Sacred Thread Update: November Edition

Hello Dear Ones-

Kayf haal-ik? This beautiful greeting in Arabic asks… How is your heart, right now, in this moment? What is the current state of your soul and how are you managing? Truly, I wish to know.

My heart is heavy. It seems perpetually heavy these days as if it has somehow grown in capacity and at the same time taken on water that can’t be bailed out fast enough. I like that it seems larger and more capable but boy is it challenging to try to hold so much pain and grief and anger and still try to find some joy and laughter, let alone simple ease. I know I am not alone in this and yet each of us has our own way of carrying the beautiful and challenging burden of awakening in this time of cultural collapse. It can be overwhelming to point we might get sick ourselves, we might give in to judgement and cynicism, or we might even think of giving up completely.

This is why is it so important to resource yourself. To know what your personal resources are and how they can bring you back to yourself. I mean it; a list, whether written on mental (sometimes written really helps as our memory can fail us in times of stress!) What are the activities, people, and places that help you reconnect to your best, wisest and most grounded Self? The things that help you access your calm center and your expansive heart?

These activities, people and places are usually not digital or technological or complicated to perform. Typically, they are simple, physical and we know them by the sensation of settling we experience as a result. It can be easy to think that the instant gratification and dopamine hit of scrolling through your social media feed or diving into the pint of ice cream or bag of salt and vinegar chips or perhaps buying a new something will help. (I have tried all these several times:) But I think most of us know by now that these ways of tending to our self isn’t true resourcing, not really. It’s more like a checking out and a bandage. We’re looking for the slow walk in the woods, the simple cup of tea while staring out the window, the restorative yoga/chi gong/tai chi class, the chat with a friend who doesn’t try to fix or explain away our hurt, anger and exhaustion.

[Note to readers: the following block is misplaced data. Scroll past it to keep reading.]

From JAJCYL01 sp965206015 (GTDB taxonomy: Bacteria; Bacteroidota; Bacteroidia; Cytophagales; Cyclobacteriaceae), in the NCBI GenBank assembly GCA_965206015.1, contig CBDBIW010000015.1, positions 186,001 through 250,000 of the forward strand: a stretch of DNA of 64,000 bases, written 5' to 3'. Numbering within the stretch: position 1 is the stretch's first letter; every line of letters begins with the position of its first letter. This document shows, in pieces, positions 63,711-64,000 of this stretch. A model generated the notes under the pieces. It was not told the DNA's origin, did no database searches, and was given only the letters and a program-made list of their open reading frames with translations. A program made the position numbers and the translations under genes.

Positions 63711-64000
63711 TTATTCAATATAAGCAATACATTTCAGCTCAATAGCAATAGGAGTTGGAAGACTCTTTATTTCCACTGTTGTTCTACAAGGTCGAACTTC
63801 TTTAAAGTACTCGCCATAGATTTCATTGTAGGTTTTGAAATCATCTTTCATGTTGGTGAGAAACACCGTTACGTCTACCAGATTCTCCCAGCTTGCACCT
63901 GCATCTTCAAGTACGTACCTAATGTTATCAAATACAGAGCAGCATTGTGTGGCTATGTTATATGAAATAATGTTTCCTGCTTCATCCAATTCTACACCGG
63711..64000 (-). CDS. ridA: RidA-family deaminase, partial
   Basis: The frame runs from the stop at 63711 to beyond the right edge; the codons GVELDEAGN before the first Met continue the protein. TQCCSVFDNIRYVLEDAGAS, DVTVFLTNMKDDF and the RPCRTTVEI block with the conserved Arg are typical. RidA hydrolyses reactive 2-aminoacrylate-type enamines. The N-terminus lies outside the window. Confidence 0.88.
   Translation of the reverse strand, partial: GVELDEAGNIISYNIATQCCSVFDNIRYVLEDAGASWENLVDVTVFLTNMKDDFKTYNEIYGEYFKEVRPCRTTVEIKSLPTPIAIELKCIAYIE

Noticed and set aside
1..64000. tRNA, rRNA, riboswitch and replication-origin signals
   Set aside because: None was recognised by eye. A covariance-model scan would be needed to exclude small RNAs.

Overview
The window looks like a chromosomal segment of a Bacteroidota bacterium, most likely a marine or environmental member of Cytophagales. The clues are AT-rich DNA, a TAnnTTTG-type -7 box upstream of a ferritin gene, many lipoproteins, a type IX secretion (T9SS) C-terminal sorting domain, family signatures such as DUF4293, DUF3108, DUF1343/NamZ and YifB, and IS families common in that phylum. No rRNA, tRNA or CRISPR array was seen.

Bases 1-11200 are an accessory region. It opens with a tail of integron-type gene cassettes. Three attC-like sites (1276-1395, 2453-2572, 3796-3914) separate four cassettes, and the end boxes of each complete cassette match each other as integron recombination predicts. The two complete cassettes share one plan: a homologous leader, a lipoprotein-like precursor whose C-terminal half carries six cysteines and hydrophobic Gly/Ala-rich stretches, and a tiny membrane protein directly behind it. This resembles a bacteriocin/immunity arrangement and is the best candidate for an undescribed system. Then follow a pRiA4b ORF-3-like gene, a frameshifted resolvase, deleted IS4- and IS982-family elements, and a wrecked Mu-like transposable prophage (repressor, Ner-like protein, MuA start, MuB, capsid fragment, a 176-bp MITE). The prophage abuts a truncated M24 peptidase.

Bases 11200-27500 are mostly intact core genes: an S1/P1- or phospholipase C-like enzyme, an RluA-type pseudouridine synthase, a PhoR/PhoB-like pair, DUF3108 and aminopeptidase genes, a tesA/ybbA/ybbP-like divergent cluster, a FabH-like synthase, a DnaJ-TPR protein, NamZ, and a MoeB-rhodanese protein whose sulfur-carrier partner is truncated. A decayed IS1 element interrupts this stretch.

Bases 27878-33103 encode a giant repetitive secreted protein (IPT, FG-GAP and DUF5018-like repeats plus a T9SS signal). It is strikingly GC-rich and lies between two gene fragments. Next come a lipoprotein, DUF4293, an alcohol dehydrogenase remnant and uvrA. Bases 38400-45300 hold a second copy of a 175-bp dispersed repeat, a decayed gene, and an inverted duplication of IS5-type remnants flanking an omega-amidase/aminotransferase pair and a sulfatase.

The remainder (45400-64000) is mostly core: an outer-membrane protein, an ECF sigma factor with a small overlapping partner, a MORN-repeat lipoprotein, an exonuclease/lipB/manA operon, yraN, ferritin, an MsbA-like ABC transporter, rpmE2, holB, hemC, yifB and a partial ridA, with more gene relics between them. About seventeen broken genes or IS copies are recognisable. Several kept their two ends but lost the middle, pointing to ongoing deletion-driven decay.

What are your resources? Make a list, put it on your refrigerator and go to it when you are overwhelmed, shaky and your heart can hold no more. Send it to me and know I honor your choices. 

Here are some of mine…
walk in the woods
read a poem by a wise one
walk by the water
turn off my phone and sit and do nothing
bake something delicious
restorative yoga practices
take a bath
call one of the people who I know can hold me and my big aching heart
listen to soothing music
sit in silence
run my energy tools
gently tending to my feelings through my bodily sensations

When we are resourced and settled back into our Self then our actions and words can carry so much more power and presence. We can find and know the wise ways we need to engage with the all that requires our attention, difficult and easy, cultural and personal.